Thanks for the memories, John! Had this movie on VHS, Laser Disc, DVD……(hoping to stop at DVD but “Blu-Ray” is becoming a standard!)…..I was a young buck at the time and no one got it when I wore “street clothes” in the fashion of Snake Plisskon….Well I did deviate, I wore knee high black mocassins instead of the futuristic looking motor cycle boots! Boy those were the days!

  11. 21 Charles Tam
    July 15, 2011 at 11:39 am

    Hi John,
    Thanks for your post. Would you be covering the second movie “Escape from LA”?

  12. 22 the bluesman
    July 17, 2011 at 1:27 pm

    John, I got amrried in 1997, and we couldnt afford to go anyhwere to fancy so we went to St. Louis. Alot of Escape was filmed there and the arena fight was filmed in the Grand Hall of Union station, which in 1981 was pretty run down.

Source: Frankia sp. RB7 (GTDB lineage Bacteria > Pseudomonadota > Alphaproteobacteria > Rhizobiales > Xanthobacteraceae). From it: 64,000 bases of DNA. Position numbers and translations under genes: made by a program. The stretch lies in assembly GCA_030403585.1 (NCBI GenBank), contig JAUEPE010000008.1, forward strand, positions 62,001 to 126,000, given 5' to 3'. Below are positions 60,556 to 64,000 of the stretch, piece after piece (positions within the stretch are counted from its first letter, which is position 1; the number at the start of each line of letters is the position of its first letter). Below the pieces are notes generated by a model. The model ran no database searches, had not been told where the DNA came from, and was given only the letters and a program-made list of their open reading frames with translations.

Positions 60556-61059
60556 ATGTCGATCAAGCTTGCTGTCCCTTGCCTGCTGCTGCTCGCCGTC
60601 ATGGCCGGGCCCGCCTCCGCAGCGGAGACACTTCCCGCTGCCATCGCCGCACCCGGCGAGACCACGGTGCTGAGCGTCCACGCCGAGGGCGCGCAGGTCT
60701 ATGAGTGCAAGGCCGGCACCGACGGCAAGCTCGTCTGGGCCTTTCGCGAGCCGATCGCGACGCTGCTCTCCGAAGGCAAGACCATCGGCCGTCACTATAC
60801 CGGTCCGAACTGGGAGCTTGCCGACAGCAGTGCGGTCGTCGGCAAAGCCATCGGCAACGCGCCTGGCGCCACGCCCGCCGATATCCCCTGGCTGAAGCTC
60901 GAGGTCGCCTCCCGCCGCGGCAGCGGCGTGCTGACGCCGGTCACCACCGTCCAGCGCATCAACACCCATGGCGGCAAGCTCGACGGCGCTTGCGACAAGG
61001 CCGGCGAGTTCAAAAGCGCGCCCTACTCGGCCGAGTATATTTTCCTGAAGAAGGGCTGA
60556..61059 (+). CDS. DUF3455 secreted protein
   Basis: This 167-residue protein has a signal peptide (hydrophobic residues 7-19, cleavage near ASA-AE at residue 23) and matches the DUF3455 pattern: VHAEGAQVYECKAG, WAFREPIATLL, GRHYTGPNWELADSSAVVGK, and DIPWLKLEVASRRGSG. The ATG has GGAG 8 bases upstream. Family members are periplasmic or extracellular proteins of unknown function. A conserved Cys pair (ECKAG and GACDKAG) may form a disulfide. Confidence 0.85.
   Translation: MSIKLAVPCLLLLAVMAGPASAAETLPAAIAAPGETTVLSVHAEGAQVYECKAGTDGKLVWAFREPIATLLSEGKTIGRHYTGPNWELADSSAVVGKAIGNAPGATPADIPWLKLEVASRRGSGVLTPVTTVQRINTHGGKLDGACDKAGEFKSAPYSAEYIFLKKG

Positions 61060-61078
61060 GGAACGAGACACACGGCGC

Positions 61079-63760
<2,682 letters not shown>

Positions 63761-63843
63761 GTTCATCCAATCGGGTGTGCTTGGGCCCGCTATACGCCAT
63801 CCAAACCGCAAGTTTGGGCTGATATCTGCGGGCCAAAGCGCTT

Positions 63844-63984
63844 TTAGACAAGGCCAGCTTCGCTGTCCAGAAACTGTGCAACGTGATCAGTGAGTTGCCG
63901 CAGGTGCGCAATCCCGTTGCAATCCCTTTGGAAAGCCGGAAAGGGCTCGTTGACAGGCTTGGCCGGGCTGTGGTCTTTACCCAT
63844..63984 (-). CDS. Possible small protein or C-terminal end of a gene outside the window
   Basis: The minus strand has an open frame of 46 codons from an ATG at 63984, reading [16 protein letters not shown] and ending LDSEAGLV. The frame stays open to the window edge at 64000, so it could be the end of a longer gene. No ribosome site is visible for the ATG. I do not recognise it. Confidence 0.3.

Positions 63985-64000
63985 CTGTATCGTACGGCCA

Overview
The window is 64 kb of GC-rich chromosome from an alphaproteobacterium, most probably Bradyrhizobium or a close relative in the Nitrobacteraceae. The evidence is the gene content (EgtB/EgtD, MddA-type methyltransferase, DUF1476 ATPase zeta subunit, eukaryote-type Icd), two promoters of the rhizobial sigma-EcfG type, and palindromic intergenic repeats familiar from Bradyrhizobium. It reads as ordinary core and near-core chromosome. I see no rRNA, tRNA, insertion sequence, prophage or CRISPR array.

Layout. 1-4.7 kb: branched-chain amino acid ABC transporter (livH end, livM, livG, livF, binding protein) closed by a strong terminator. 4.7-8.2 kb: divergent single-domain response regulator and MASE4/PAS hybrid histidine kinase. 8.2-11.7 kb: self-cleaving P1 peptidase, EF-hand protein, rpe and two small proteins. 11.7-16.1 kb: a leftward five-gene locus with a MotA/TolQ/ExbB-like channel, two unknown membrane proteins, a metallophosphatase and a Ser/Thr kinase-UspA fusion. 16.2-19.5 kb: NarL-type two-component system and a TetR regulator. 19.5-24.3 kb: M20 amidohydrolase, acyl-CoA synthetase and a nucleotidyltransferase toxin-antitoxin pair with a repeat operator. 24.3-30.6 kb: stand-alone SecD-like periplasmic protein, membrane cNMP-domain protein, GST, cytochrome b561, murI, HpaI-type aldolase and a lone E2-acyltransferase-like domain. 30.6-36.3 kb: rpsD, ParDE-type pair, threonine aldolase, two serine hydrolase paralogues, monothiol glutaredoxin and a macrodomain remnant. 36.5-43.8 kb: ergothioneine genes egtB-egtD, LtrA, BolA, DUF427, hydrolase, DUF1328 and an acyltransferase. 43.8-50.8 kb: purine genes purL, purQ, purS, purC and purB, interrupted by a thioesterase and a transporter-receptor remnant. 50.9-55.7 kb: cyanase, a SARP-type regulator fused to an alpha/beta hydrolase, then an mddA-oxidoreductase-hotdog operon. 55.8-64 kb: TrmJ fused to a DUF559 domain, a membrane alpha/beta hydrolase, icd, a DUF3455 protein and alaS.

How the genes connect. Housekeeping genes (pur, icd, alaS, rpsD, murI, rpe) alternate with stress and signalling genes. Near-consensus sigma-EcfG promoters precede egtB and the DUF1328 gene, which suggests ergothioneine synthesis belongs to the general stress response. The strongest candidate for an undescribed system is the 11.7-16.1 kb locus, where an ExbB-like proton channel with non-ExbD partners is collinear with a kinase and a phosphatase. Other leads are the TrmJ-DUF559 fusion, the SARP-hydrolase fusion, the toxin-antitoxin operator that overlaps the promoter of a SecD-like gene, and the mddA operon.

13. 24 Jay
    July 18, 2011 at 5:42 pm

    Another opportunity for me to reiterate my love for Adrienne Barbeau🙂

  14. 25 scott
    August 4, 2011 at 9:44 pm

    I was staff carpenter for Filmex (Los Angeles Film Exibition) and remember this film very well.
    We showed it as a sneak preview at the Egyptian Theater on Hollywood Blvd.
    Carpenter was still editing the film so we installed extra projectors to handle the different types of sound recording and film he gave us to show. There was a 35mm full coat track, optical track and magnetic striped film that if played correctly would never get noticed as anything other than a regular print of the film.

    It took 3 days to lug projectors and extra sound equipment up to the booth (no elevator) and install them, but the payoff was getting to sit behind Carpenter, Adrienne Barbeau, and other cast members.